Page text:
Oil prices were little changed Monday amid light trading due to holidays, and after rising more than US$2 a barrel in the previous session on news of improved U.S. consumer spending.
Light, sweet crude for February delivery lost 18 cents to US$93.13 a barrel in electronic trading on the New York Mercantile Exchange, midafternoon in Singapore.
Japanese financial markets were closed Monday for the Emperor's birthday, a national holiday, while trading on some other Asian markets ended early for Christmas Eve. Markets in the U.S. and many other countries will be closed Tuesday for Christmas.
On Friday, the Nymex crude contract rose US$2.25 to settle at US$93.31 a barrel after the U.S. government reported that consumer spending surged last month, raising hopes that the American economy will weather the crisis roiling credit markets and that demand for oil and gasoline will strengthen.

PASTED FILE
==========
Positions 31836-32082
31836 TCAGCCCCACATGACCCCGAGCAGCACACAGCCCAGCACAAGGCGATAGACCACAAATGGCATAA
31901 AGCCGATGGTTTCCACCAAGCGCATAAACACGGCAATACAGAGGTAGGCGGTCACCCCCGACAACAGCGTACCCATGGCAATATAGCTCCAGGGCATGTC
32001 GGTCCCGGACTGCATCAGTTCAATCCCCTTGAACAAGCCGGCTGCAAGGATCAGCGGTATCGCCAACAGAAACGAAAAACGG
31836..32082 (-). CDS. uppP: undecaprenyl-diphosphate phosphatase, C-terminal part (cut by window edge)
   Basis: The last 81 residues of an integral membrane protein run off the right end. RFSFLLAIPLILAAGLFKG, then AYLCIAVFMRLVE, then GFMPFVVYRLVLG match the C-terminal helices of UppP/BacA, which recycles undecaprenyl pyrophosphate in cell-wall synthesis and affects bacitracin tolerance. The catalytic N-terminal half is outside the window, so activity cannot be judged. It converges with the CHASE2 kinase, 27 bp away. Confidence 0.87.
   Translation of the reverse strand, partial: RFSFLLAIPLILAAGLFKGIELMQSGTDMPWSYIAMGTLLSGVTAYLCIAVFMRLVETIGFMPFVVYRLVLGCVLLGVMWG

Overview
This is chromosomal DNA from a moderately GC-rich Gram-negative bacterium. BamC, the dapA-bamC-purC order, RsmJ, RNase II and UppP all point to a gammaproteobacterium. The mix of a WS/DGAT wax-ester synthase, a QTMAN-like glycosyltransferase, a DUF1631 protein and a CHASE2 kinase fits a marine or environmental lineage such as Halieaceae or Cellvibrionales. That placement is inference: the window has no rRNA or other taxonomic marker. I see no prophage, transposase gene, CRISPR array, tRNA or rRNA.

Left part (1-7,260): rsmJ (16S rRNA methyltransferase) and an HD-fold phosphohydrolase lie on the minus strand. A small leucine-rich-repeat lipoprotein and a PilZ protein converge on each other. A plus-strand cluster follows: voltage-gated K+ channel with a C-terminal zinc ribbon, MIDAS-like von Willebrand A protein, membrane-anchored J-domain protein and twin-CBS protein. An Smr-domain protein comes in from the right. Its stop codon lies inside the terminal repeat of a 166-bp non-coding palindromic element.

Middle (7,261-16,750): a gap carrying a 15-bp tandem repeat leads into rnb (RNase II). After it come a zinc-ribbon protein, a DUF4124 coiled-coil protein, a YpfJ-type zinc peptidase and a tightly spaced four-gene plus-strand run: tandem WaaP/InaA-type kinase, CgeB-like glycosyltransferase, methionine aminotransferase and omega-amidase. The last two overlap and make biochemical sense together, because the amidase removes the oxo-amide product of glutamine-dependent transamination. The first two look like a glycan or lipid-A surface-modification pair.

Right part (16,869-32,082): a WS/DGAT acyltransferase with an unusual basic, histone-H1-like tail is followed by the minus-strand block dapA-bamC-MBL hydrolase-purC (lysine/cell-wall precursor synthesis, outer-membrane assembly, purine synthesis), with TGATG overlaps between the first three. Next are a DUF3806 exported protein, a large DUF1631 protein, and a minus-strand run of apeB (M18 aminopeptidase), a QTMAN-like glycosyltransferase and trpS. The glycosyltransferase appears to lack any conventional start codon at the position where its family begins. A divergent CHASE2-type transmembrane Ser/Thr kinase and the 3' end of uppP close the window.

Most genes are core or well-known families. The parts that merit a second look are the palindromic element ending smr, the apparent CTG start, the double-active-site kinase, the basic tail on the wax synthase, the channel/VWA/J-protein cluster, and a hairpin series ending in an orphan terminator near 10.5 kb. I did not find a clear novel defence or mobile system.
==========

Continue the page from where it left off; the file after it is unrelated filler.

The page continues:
Oil prices were also supported by stocks, which rose Friday, and a slightly weaker dollar. Energy investors often view stock market moves as reflective of overall economic sentiment. Also, oil futures offer a hedge against a weak dollar, and oil futures bought and sold in dollars are more attractive to foreign investors when the greenback is falling. Many observers blame oil's rise last month to near US$100 on speculators driven to oil futures by the weaker dollar.
Crude futures have since retreated as OPEC boosted supplies and several forecasters cut demand predictions. But in recent weeks, prices have held generally to a range between US$87 and US$93, leading some analysts to conclude investors are seeking direction and may be poised to make another push for US$100 a barrel in the new year.
Heating oil futures fell a cent to US$2.5991 a gallon (3.8 liters) while gasoline prices dropped 0.45 cent to US$2.375 a gallon.
Natural gas futures dropped 11.6 cents to US$7.074 per 1,000 cubic feet.
In London, February Brent crude fell 16 cents to US$92.30 a barrel on the ICE Futures exchange.